Unless the contract is in a document, some kind of payment or value must be made by both parties. There is a growing sense that the economy experienced a turnaround in 2009 and that there could be real signs of recovery in 2010, with a recovery in most sectors and a corresponding increase in M&A activity. It is understandable that this optimism is characterized by a degree of caution that will be reflected in the way the parties negotiate. Two of the best-known textbooks on the art of negotiation are “Getting Past No” (William Ury – The Bantam Dell Publishing Group) and “Getting to Yes”. (Roger Fisher, William Ury, Bruce Patton, 2nd Ed Penguin) However, the parties often find themselves between these two measures: although they do not openly contradict each other on one point, they ask themselves whether they agree or not and, if so, what their agreement is. You agree to accept, or at least not oppose. They are, so to speak, “fixed to perhaps”. This is, of course, a practical commercial solution to the problem. However, from a legal point of view, the uncertainty inherent in these agreements can pose serious problems if the agreement is ever implemented.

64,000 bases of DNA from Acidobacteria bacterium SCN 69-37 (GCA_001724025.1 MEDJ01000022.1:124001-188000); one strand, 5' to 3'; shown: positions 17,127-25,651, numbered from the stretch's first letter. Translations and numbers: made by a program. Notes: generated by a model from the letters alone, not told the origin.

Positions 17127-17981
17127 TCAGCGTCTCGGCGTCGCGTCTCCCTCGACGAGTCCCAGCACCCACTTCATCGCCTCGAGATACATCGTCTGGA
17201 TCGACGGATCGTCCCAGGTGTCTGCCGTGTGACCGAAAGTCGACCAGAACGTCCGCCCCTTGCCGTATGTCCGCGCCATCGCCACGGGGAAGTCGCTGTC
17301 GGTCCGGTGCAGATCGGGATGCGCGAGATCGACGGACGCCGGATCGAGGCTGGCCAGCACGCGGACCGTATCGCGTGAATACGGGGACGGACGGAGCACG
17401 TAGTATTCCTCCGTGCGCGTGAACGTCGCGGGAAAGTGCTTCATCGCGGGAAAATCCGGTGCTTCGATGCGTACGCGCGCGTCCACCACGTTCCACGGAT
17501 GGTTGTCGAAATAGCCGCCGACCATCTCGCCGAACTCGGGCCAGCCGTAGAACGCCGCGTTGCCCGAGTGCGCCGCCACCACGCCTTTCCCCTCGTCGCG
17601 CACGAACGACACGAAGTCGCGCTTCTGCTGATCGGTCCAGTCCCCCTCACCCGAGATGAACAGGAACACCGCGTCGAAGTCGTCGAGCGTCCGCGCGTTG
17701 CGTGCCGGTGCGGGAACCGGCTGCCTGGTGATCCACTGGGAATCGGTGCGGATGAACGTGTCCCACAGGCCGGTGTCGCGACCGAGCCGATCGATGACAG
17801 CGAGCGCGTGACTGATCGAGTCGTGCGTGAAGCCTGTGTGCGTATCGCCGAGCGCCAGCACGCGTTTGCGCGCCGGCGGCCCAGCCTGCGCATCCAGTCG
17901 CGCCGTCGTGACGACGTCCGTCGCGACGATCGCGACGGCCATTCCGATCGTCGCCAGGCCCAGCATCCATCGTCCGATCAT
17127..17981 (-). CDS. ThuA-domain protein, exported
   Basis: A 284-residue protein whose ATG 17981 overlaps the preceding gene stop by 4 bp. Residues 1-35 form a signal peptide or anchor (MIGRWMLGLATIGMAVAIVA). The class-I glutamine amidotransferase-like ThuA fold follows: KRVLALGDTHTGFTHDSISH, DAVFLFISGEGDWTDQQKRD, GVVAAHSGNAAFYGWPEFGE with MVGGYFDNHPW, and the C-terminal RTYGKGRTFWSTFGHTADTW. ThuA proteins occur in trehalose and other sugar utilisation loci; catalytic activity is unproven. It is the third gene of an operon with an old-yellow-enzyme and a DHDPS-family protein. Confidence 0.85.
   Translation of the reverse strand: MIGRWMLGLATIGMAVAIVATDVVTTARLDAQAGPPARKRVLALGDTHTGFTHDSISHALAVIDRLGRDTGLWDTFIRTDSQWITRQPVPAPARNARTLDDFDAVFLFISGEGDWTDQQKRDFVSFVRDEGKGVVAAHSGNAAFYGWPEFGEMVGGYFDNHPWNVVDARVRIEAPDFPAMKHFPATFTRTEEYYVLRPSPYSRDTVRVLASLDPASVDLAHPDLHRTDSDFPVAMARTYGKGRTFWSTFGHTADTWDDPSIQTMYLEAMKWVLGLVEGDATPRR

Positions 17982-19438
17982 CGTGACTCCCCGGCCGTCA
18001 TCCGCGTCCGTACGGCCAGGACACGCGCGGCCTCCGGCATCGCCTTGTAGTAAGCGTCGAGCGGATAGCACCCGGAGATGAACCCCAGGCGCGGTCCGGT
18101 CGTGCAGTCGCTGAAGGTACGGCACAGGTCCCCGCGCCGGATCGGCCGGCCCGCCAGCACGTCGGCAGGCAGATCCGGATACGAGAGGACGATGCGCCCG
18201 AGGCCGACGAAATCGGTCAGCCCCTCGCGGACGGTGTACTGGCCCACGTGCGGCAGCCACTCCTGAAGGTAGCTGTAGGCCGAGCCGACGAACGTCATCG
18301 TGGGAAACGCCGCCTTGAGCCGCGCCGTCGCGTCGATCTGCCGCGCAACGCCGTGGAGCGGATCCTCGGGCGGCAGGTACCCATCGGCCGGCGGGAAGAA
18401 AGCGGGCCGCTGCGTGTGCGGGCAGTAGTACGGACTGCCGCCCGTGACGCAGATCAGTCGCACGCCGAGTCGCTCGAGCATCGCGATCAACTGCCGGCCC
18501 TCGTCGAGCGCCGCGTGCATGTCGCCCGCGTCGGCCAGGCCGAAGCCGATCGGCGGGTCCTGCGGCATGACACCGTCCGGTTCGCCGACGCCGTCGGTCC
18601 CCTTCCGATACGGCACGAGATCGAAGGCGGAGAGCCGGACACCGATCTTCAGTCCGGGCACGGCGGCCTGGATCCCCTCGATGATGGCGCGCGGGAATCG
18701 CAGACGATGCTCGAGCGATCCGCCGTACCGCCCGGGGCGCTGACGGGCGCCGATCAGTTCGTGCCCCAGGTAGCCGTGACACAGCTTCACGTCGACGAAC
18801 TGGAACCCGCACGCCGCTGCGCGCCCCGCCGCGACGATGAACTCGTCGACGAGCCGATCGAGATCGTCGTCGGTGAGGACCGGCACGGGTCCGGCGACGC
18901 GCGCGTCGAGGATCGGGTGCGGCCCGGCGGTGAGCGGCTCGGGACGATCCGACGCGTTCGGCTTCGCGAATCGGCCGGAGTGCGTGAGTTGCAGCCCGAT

An exception arises when advertising makes a unilateral promise, such as the offer of a reward, as in the famous case of Carlill v Carbolic Smoke Ball Co, decided in nineteenth-century England. The company, a pharmaceutical manufacturer, promoted a smoke bullet that, if sniffed “three times a day for two weeks,” would prevent users from catching the flu. If the smoke bullet could not prevent the flu, the company promised that they would pay £100 to the user, adding that they had “deposited £1,000 at Alliance Bank to show our sincerity in this matter”. When Ms. Carlill complained about the money, the company argued that the announcement should not be considered a serious and legally binding offer; Instead, it was a “simple train”; but the Court of Appeal decided that it seemed to a reasonable man that Carbolic had made a serious offer and found that the reward was a contractual promise.